In deciding between Lee, Frias, and Stripling, Lee is the obvious choice from a durability standpoint. Lee has logged at least 100 innings pitched since he became a professional in 2011.  He has 109, 121, 142.2, 150, and 123.1 innings pitched at three minor league levels through the 2011-2015 seasons, respectively. He also has the lowest earned run average by a wide margin in 2015, the most recent season.

Even if Stripling and Frias earn the job, they are temporary options more likely slated for the bullpen based on their arm strength and performance. Frias may have the upper hand over Stripling and Lee because he pitched in the Dodgers rotation last year and filled in well before tiring mid-season.

Personally, it would be nice to see the Dodgers give their 2010 first round pick Zach Lee a shot at the number five spot in the rotation. He has been blocked from pitching in the rotation for some time with so much talent ahead of him. In any other farm system Lee would be more recognized and likely pitching in a Major League rotation.

Lee, like Stripling and Frias, are right handed pitchers so each of them would balance the lefty leaning rotation. Whoever is chosen or acquired as the fifth starter, it is getting exciting in getting ready for the “Double Lefty K” strikeout combination of Kershaw and Kazmir, with Japanese righty Maeda, Wood, and possibly Lee completing a strong and young rotation. Kazmir is the veteran at thirty-two years old. Kershaw is twenty-eight, Maeda is twenty-seven, Wood is twenty-five, and Lee, as mentioned, is twenty-four years old.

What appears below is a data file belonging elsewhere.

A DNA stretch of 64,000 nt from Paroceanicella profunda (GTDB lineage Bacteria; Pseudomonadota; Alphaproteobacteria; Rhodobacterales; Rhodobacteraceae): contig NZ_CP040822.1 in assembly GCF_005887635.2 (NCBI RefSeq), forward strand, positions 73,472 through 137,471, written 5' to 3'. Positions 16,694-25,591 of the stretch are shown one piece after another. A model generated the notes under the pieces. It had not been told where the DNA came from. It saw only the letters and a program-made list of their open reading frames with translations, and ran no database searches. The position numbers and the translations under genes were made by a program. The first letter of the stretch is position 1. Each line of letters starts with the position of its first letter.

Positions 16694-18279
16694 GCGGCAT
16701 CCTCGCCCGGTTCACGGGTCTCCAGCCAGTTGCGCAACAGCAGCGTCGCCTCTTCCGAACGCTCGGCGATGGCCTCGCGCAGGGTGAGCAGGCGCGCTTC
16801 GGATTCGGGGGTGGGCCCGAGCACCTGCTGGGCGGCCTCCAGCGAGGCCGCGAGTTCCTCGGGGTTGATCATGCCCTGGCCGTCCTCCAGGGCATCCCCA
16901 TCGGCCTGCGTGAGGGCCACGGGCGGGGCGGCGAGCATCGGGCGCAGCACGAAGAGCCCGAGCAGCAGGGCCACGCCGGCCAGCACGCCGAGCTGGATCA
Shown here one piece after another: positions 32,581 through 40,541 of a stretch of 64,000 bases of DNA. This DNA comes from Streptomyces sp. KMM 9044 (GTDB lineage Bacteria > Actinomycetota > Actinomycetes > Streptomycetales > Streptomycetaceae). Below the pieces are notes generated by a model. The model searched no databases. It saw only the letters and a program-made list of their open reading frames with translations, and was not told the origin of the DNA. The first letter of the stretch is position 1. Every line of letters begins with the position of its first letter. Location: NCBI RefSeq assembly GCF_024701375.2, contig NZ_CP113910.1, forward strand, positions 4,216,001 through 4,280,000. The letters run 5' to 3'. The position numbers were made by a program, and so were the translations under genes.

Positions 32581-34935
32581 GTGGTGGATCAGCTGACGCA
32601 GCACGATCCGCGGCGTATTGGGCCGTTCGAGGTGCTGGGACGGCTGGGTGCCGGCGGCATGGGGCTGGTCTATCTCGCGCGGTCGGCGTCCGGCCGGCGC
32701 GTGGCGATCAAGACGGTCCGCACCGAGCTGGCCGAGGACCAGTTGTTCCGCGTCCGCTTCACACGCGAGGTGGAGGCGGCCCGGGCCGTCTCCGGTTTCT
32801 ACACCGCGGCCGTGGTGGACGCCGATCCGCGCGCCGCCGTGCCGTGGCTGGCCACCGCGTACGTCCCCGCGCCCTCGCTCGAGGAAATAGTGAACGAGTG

All of this and we have not tackled the positional player injuries. Look for that article next by yours truly on DodgersNation.com.

NEXT: Might Luis Avilán’s Struggles Force Dodgers Into A Move?

Jeremy Evans

Jeremy M. Evans is the Founder & Managing Attorney at California Sports Lawyer®, representing entertainment, media, and sports clientele. Evans is an award-winning attorney and industry leader based in Los Angeles.


  1. I agree if for no other reason than the guy has always started. A lot of people complain he has no pure out pitch, that he has to be absolutely on to win. Well, I can name a bunch of guys who are the same way, including Brett Anderson, and Mike Bolsinger

  2. I’m happy to have you guys so obtimistic. You make me feel good about the depth on the mound. But I still have concern about our ability to score runs. Even if the pitching staff does well, I feel that runs will be hard to come by. When we think that playing a catcher at second base instead of concentrating on his craft behind the plate, it doesn’t  give me confidence in the overall picture.

  3. Lee has been blocked by so much talent? You mean the 10 or 11 guys that try ed to fill the 4 and 5 spot last year all blocked him with their talent? Might want to reconsider that statement.